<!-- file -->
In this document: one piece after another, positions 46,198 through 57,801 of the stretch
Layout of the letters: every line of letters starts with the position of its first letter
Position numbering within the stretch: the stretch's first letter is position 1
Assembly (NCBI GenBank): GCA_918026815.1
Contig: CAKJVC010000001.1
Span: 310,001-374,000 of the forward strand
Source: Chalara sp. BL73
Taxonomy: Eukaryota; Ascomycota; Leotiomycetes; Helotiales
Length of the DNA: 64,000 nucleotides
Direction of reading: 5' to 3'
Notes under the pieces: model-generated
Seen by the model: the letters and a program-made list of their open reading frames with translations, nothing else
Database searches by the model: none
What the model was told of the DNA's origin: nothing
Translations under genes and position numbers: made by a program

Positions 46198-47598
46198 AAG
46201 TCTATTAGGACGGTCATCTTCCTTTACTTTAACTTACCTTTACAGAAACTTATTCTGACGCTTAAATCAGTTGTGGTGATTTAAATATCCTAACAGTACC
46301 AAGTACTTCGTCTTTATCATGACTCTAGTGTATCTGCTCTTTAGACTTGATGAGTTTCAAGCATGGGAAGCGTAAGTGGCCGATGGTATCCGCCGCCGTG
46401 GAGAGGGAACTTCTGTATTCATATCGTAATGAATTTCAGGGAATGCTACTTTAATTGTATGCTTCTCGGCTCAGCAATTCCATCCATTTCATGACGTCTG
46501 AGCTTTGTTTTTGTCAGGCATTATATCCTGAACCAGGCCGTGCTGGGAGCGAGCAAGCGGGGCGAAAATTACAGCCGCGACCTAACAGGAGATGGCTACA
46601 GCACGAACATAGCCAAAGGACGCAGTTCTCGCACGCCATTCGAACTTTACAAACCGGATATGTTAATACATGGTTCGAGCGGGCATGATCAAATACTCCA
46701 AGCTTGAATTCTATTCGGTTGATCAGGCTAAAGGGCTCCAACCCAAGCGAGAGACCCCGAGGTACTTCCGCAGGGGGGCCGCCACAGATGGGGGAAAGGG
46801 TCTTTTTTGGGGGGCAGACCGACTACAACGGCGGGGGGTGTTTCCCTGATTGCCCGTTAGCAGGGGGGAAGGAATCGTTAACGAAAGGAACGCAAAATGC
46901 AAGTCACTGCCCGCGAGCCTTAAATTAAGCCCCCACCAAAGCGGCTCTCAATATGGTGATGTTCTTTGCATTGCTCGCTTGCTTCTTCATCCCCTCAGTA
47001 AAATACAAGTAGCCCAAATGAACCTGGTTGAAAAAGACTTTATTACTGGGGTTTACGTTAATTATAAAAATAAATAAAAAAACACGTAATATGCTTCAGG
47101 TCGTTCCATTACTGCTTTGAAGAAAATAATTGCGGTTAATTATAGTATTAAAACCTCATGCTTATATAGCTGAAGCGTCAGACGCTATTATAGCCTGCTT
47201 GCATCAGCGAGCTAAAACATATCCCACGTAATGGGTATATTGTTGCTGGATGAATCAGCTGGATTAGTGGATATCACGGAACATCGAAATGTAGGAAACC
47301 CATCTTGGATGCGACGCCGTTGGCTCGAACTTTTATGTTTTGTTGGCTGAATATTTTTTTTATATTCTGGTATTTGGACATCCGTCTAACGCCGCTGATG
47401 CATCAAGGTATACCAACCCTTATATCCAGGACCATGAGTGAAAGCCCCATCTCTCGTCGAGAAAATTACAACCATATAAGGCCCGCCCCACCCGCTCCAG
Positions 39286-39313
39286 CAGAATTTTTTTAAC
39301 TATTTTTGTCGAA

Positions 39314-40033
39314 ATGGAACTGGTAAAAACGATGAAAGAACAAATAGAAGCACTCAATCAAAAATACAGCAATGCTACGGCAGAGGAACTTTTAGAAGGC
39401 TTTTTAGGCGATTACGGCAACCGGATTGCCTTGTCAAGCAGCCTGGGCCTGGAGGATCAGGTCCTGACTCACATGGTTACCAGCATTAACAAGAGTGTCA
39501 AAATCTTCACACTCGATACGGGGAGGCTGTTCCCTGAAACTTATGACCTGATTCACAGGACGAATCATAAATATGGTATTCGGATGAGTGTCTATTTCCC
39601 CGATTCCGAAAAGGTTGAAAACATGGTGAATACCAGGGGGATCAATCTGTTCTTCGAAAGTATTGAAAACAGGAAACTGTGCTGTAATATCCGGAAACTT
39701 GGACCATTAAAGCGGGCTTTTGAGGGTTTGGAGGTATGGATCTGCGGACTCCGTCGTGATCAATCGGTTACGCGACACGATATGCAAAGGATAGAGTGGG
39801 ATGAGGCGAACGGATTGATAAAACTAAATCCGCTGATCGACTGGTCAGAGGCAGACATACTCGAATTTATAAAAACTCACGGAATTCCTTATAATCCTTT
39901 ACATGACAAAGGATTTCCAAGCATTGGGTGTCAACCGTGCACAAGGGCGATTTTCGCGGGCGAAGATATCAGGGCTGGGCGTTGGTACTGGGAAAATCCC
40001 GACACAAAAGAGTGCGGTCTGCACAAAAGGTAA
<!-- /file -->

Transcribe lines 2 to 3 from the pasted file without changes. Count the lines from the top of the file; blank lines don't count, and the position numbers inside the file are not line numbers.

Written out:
Layout of the letters: every line of letters starts with the position of its first letter
Position numbering within the stretch: the stretch's first letter is position 1